Of all neglected good books—books that should have continued to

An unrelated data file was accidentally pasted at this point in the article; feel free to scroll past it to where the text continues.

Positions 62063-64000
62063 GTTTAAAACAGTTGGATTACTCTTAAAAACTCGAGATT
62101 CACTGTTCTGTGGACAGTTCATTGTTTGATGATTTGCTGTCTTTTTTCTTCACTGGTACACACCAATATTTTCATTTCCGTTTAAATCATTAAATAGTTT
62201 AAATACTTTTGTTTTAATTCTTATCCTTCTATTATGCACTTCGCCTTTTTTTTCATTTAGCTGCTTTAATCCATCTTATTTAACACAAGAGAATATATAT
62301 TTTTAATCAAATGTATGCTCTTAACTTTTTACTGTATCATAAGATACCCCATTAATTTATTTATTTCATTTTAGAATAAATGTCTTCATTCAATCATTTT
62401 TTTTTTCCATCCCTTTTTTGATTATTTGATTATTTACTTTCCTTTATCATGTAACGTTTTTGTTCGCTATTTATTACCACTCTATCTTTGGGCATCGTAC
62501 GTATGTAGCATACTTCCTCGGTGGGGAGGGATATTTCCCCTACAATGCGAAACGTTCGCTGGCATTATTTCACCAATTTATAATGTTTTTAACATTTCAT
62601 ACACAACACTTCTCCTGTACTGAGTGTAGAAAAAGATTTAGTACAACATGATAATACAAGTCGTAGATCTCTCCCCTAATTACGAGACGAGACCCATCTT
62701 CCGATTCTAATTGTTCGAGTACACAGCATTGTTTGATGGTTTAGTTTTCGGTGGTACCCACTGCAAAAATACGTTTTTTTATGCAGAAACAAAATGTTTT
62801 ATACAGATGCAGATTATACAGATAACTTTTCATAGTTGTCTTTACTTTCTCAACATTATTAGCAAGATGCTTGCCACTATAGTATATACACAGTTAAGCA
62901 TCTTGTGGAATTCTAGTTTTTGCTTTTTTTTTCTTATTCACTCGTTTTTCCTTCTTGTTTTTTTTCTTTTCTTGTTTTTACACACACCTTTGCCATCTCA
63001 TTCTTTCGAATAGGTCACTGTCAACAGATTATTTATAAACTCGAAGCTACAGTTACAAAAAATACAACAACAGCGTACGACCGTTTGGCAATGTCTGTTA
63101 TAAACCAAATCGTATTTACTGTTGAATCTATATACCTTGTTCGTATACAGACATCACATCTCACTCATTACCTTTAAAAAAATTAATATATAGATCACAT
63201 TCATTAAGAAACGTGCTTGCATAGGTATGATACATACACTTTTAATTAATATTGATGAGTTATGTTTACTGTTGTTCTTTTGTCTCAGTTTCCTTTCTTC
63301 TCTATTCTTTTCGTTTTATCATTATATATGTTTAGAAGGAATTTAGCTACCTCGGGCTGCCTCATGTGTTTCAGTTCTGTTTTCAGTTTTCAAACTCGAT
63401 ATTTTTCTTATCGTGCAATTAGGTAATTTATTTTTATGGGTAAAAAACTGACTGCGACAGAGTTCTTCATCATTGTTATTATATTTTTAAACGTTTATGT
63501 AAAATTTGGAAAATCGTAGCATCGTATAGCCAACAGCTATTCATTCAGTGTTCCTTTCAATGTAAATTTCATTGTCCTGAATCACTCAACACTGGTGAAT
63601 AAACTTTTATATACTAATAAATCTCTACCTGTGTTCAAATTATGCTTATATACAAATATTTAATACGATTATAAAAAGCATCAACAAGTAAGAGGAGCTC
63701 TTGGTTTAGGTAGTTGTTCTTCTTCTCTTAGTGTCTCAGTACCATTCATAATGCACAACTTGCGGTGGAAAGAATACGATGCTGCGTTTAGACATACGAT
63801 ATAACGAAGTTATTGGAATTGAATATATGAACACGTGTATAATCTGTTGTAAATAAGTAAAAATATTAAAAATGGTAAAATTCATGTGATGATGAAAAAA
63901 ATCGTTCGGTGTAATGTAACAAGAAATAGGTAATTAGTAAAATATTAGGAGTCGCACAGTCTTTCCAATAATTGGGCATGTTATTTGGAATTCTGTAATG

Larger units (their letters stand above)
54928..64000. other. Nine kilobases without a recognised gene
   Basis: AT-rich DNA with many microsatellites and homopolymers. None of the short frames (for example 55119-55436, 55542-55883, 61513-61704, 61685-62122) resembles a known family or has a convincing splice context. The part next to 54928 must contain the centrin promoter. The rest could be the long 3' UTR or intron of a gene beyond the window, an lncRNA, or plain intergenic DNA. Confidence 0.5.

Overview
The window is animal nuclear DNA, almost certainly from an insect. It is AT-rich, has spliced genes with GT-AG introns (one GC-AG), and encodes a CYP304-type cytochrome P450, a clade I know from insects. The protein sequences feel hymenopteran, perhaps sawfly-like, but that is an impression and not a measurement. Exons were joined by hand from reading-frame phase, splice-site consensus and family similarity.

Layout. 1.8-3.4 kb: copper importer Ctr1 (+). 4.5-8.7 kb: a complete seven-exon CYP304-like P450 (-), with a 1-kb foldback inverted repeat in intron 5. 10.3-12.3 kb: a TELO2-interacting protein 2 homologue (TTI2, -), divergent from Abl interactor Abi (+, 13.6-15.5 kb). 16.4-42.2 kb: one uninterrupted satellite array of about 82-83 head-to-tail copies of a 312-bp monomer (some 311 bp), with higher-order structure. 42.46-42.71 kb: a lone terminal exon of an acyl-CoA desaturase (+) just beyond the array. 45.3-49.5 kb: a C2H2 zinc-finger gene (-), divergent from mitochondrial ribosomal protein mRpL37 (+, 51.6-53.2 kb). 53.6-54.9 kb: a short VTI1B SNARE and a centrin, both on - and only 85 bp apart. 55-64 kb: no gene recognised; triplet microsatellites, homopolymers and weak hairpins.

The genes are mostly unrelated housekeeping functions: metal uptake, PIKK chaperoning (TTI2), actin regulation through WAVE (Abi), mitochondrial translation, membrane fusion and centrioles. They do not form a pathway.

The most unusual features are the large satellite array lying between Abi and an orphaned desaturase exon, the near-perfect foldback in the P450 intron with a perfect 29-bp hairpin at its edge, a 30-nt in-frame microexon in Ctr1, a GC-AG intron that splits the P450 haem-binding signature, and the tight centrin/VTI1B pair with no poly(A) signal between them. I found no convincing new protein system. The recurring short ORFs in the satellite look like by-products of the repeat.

live sturdily because they are literature, but that have somehow very nearly died—few that we have read so little deserved oblivion, so well merited reprinting as The Autobiography of Pel Verjuice (Scholartis Press, 8s. 6d.). Who was Pel Verjuice ? One might be excused for never having heard of him, but he was, in fact, a well enough known writer of the early nineteenth century of the name of Pemberton, who chose to sign the self-written history of his life otherwise having been advised, he tells us, to " leave readers to suppose the life and adventures to be a work of imagination. The facts are too surprising, too uncommon to obtain belief ; let the work appear, therefore, as mainly an invention, or a life of singular vicissitudes, told with the embellishments of fiction." That is one way of making sure that the reader will believe what he is told—that everything recounted did happen—but, in fact, we hardly need such assurance : the narrative is so vividly alive, sincere, and so full of information on a variety of subjects that it could be nothing but the writer's own history. Pel was neither a mere adventurer nor simply a bookish person ; he was a delightfully refreshing combination of artist and rover, who could write as exuberantly about his first visit to the play as about his enlistment in the Navy and subsequent adventures among ships. The book abounds in fine and humorous descriptions, satirical and entertaining digressions, and masterful little portraits. Pemberton ultimately became an actor and lecturer, and was accounted by many something of a genius in both those arts. But, as Fox said of Min, he was the very man to write autobiography," and we are very ready to agree with Mr. Eric Partridge that if he is to be remembered at all (as he certainly should be) it is as the author of Pel Verjuice.
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